An Irish government agency has launched a US legal action against former property tycoon Sean Dunne.

The National Assets Management Agency (NAMA) is owed over $250million by Dunne.

Now resident in the US, Dunne was ordered to repay the money by the Irish courts last March.

The legal action centres on claims by NAMA that Dunne transferred properties to his wife Gayle Killilea to keep them out of the agency’s reach.

A hearing is due to be heard in October according to weekend reports in the Irish media.

The NAMA move comes after a luxury US house linked to Mr Dunne’s wife was sold for $5.5m.

The Irish Independent reports that the property is located in one of the wealthiest and most exclusive neighbourhoods in the entire US - Belle Haven in Greenwich, Connecticut.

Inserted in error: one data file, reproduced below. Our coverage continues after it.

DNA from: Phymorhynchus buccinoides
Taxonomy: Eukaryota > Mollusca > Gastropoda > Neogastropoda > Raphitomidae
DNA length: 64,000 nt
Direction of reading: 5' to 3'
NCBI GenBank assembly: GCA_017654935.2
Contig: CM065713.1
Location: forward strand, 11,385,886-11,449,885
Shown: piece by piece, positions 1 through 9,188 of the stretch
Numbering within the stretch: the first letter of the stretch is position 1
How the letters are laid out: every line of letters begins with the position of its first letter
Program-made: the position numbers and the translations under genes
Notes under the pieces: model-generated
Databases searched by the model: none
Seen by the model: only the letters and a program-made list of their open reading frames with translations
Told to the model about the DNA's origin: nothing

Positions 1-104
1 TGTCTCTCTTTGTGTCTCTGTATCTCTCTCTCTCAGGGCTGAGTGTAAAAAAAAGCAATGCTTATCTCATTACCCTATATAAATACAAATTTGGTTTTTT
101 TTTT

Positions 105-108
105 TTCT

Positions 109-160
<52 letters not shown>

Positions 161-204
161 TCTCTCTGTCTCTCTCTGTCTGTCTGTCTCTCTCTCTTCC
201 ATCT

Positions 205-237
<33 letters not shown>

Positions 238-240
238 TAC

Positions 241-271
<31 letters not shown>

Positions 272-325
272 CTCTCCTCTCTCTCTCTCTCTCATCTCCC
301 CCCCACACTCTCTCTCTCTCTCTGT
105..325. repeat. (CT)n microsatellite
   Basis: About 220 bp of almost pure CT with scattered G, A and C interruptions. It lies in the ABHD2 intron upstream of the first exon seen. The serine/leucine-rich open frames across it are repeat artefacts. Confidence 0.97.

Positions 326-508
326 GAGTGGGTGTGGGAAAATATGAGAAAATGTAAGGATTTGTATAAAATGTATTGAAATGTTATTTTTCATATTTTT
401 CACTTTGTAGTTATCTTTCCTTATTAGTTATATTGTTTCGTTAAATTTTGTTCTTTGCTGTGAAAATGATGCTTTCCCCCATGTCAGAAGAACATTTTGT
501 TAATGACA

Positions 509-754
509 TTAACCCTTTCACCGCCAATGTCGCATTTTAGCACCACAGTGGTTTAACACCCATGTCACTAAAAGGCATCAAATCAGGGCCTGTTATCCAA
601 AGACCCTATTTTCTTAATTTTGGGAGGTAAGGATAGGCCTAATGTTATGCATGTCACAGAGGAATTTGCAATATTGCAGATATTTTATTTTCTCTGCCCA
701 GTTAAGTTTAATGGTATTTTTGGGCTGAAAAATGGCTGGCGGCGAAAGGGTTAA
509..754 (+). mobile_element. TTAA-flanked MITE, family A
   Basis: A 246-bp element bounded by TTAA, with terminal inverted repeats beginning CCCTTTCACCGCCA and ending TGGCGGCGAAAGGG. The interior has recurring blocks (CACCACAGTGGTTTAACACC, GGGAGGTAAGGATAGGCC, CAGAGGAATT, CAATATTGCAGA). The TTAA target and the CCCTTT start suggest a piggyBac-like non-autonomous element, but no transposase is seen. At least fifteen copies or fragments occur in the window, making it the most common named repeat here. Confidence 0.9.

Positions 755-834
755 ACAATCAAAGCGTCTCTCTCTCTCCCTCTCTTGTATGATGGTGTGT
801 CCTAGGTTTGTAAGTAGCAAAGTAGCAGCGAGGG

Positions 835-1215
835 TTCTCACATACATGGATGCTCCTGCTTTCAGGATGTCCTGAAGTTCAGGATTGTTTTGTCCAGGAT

The area is home to hedge-fund billionaires and Wall Street titans while the paper reports that singer Diana Ross also stays there.

Dunne, who moved to the US two years ago after the collapse of his Irish property empire, has always denied living there.

The report says that the house has been listed in US documents as the home of his wife while neighbours in the wealthy suburb say both Dunnes were involved in a $1million renovation.

The property ‘trustee’ named in the sale documents for the house at 38 Bush Avenue is Thomas J Heagney, Gayle Killilea’s US lawyer.

A $2.5million profit was made on the house when it was sold last July.

The Irish Independent says the Connecticut property was bought for $2million in 2010 with a further $1million spent in extensive reconstruction work that provoked some outrage in the plush neighbourhood.

Former property tycoon Sean DunneGoogle Images